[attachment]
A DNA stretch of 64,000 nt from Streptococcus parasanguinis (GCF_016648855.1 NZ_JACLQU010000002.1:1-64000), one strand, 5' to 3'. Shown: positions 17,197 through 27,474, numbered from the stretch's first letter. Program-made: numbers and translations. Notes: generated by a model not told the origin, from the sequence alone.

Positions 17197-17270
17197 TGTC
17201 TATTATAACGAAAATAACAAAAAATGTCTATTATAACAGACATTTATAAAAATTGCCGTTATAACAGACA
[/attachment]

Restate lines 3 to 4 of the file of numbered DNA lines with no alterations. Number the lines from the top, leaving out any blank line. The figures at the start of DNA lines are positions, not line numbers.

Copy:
17197 TGTC
17201 TATTATAACGAAAATAACAAAAAATGTCTATTATAACAGACATTTATAAAAATTGCCGTTATAACAGACA